A Counter-Strike: Global Offensive weapon skin designer revealed how much money creators make when one of their cosmetic skins is accepted by Valve: "way more" than $40,000 a pop.
Designer Chris "CLeGFX" Le said during a live stream yesterday that when community-made weapon skins for CS:GO were accepted and added into the game by Valve in the old days (circa CS:GO’s 2012 release), creators would earn about $40,000. Nowadays, Le said, "You get way way way way way more than that."
That is five ways.
Unfortunately, due to Valve’s tight-lipped policies on monetization of skins, we don’t know exactly how much skin creators are making these days. But we do know how the weapon skin economy works.
When a CS:GO skin is accepted by Valve, it is added to a skin crate with a handful of other community-made skins. These crates are randomly given to players at the end of games and will give players one random skin from the selection. The crates can be opened with a key that costs $2.50. If a creator’s skin is included in that crate, they get a cut from that key sale. Creators also get a cut from peer-to-peer sales of their skins.
Valve does not disclose the percentage cut that creators get from either of these transactions and creators are not allowed to say how many of their skins have been sold. But we know it’s enough to make a living off of if you can get at least one skin accepted every year.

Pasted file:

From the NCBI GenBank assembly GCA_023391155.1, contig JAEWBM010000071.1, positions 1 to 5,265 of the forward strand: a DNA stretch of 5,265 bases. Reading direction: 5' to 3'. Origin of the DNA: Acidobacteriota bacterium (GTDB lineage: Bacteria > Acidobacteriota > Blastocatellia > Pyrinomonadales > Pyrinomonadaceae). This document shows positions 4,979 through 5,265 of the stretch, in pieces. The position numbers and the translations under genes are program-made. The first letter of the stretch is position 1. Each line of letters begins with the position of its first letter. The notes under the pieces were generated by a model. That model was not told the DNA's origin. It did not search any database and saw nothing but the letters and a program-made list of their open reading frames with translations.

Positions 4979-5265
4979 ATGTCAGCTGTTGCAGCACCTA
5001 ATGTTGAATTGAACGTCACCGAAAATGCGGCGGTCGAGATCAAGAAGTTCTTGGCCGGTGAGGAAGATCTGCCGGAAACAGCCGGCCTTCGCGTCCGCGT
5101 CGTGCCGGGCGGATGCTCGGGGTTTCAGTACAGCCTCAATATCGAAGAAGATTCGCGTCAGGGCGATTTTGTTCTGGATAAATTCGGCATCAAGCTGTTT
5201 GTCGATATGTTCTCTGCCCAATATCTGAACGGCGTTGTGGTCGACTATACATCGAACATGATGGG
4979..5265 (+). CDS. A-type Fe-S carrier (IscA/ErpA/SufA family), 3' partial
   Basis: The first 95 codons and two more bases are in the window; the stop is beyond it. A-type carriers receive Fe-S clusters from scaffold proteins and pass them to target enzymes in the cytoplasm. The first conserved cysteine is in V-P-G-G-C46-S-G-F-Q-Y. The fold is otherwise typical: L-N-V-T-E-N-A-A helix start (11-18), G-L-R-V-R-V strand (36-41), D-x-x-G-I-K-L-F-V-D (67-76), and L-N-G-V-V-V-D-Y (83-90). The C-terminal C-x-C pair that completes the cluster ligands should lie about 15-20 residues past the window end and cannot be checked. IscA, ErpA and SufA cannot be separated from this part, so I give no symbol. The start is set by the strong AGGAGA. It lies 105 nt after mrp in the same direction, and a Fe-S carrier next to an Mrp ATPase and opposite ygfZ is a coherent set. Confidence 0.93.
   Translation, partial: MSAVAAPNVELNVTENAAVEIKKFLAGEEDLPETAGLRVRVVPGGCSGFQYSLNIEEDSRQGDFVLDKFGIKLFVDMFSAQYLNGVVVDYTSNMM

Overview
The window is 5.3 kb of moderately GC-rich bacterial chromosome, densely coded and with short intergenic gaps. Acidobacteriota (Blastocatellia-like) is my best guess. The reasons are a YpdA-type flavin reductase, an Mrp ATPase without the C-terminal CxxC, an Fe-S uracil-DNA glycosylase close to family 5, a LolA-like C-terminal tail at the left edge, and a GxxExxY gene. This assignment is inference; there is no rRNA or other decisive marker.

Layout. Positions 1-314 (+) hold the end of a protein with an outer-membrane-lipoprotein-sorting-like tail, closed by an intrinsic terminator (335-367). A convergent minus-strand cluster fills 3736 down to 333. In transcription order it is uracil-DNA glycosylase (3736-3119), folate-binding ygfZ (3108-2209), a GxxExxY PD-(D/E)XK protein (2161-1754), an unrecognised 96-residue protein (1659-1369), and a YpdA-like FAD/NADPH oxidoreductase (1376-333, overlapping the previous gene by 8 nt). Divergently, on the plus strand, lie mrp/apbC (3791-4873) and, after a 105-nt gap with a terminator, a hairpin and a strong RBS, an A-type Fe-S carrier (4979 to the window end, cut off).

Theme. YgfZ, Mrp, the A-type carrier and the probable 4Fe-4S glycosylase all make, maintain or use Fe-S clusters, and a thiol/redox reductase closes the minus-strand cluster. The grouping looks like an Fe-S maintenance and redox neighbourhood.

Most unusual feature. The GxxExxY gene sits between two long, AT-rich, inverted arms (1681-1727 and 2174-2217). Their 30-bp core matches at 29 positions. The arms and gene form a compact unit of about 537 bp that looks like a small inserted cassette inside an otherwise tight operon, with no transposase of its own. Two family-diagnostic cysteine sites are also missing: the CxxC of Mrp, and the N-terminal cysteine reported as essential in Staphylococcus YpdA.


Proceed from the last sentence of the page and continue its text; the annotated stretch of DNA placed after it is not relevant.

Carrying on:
Le alone has had five different skins added to CS:GO crates since 2015, netting him at least $200,000 in just two years. He has made and submitted a lot more than five weapon skins though — he has 40 CS:GO skins on his Steam workshop page that haven’t been picked up. At least not yet.
Another designer, Coridium, has been making weapon skins for CS:GO since late 2013. Out of 50 submitted skins, a whopping 17 have been accepted. That is at least $680,000 earned from CS:GO skins since 2013, though it’s probably a lot more considering they created some of the most popular skins in the game, including the white-and-orange Asiimov guns.
And that’s just CS:GO weapon skins. That doesn’t include the money they’ve made from stickers, sprays, or Dota 2 cosmetics.
This doesn’t mean just anyone can whip up a design for a gun and make bank, though. You have to have some serious design skills to be accepted. Valve doesn’t want amateur-looking designs in their games (except for the mesh skins, apparently — those are pretty weak).